Yes, she’s hawkish, and yes, she’s not afraid to go into the lion’s den—which can sometimes make it seem as if she’s a lion herself. But weigh those things against SCHIP, for example, which provided health care for millions of poor kids and mothers over time. Weigh them against “Hillarycare,” which, though defeated, established a bulwark for the Affordable Care Act, insuring millions of more Americans (note too that she wants to implement the longed-for public option). Weigh them against a statement like “Human rights are women’s rights, and women’s rights are human rights,” which she once publicly and controversially uttered in front of the leaders of a country where female infanticide had been the norm for two millennia. Weigh them against her platform: a $12 minimum wage, comprehensive immigration reform, taxing the rich, tightening banking regulations, moving to renewable energy on a tighter timetable, nominating liberal Supreme Court justices, fighting for equal pay for women . . .
     The inevitable caveat—that Clinton is also flawed, and has made mistakes in her long career—is true, but it seems to proceed from the assumption that there are politicians who are not, and have not. I wonder: where do these mythical beings live? Even Bernie Sanders once voted to dump toxic waste in a poor Latino community thousands of miles from his home state. Hell—Sanders once helped to fund the most expensive bomber in the history of the world
     Not that I’m here to re-litigate the primary, or to ding Sanders’s reputation. (As I once wrote, I love the guy.) The point is that in a pluralistic democracy, political careers should be understood as cost-benefit analyses. You always get the good with the bad. Maybe, if you’re smart and careful and patient, you get a gradual move toward more of the former. 
     Smart and careful and patient: is there any better way to describe the Democratic nominee?
So why do so many people have such a hard time supporting her, and why do so many of her supporters have such a hard time being emphatic in their support? Especially now that the wolf is at the door? Defeating incipient fascism: what’s not to love about that?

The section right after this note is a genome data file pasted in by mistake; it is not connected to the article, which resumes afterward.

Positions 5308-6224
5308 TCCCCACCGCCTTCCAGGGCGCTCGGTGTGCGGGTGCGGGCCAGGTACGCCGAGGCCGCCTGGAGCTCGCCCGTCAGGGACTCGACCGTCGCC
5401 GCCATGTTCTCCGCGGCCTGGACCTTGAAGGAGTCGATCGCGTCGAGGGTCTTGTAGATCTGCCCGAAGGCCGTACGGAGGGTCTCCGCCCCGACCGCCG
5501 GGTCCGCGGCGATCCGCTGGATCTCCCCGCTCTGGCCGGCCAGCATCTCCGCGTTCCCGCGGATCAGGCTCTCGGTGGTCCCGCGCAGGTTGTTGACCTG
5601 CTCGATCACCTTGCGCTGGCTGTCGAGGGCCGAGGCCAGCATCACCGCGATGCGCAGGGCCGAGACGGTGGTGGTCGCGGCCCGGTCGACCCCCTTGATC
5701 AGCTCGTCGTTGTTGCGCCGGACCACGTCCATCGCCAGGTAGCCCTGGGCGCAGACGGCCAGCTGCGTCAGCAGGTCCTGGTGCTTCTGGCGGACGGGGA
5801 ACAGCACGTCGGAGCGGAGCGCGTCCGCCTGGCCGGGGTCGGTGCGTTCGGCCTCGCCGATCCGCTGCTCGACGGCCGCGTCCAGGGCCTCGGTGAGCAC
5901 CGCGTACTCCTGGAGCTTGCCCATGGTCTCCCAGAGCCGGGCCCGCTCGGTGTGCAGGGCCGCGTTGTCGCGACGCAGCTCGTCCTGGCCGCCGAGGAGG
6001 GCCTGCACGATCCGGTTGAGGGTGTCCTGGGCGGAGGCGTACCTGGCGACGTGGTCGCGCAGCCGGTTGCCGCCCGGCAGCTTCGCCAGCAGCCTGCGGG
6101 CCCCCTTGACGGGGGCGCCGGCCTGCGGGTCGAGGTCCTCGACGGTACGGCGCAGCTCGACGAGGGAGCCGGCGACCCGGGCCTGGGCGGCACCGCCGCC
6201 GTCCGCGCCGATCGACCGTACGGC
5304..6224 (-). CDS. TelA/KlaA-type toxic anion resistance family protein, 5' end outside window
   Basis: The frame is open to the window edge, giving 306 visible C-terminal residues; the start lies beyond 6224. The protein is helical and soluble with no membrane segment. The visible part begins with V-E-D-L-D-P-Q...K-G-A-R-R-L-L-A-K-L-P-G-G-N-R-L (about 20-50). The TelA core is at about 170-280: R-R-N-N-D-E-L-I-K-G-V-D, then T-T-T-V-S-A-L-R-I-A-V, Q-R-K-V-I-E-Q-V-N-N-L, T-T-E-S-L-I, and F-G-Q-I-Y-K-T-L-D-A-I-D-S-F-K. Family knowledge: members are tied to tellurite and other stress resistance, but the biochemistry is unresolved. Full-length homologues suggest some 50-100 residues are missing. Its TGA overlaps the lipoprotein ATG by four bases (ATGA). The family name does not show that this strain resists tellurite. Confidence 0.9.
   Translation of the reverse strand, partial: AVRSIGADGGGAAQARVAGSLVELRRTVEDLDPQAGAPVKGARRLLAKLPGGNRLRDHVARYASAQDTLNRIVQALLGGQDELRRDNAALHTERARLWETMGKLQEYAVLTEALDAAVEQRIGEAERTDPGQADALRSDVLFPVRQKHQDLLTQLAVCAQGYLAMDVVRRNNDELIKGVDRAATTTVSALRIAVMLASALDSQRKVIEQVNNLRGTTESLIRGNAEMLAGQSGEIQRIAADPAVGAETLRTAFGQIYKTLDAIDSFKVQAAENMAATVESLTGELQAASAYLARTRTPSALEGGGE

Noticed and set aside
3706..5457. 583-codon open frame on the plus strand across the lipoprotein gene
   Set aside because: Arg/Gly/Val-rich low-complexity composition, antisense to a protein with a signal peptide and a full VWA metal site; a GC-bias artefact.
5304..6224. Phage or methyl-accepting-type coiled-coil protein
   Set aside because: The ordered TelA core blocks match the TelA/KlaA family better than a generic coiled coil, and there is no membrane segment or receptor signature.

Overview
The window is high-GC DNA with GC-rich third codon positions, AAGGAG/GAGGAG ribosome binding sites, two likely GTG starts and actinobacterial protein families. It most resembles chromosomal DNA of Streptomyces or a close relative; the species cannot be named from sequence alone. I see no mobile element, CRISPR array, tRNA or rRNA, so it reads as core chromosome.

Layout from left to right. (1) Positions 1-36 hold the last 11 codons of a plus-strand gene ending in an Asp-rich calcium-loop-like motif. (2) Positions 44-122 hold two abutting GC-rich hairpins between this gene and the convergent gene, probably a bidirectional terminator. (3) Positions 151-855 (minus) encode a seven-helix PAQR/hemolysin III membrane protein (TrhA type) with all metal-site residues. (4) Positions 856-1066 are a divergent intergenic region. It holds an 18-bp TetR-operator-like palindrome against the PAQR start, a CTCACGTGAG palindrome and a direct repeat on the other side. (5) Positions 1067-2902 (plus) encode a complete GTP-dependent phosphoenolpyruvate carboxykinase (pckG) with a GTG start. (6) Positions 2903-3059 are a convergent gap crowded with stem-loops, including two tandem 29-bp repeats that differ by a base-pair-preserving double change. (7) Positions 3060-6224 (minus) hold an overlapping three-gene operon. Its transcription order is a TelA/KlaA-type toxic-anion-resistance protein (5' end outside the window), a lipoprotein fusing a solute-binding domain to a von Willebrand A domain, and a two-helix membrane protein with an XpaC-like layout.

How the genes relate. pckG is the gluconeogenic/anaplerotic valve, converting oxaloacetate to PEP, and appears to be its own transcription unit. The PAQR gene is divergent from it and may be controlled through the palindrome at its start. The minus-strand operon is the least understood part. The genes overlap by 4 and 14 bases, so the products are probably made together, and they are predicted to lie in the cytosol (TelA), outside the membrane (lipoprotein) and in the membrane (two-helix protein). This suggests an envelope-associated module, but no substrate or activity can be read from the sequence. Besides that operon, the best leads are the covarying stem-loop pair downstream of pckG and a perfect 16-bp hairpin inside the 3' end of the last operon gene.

Hating Hillary isn’t hard, because hate in general isn’t hard—it’s reactive, like a leg cramp, or the rake handle coming up to hit you in the face. Love is the real challenge of human existence. Not the infatuated rush of erotic or romantic love, maybe, but the more serious and beneficial kinds—whether the deep root system of a family, or a long-term partnership; or the give-and-take between best friends forever; or the more mundane, workaday social glue that we need to peacefully co-exist in a large and complex society. Voting should be prompted by something like the latter. Instead, it has become a consumerist transaction, which, as Michelle Goldberg has argued, assumes an act of individual self-affirmation, a kind of lifestyle choice by atomized individuals whose personal experience is paramount.  
     And so there is enormous discursive pressure against loving Hillary in even the most pragmatic ways. Consider how she and Trump are consistently held up together as “historically unpopular candidates,” without context. Stephen Colbert riffed on the idea a few weeks ago, in response to NBC’s “Commander-in-Chief Forum.” As you may remember, the back-to-back interviews with each candidate had taken place on the aircraft carrier Intrepid. Colbert remarked that

it was a great night. Once the two of them were on board, a lot of people were tempted to just cut the lines and let it drift out to sea. Bon Voyage! Bye-bye! Say “Hi” to the Somali pirates for us!
I like Colbert (who doesn’t?), but this is madness. If an aircraft carrier drifting out to sea is a metaphor for unpopularity, there’s no way that Clinton and Trump are in the same boat.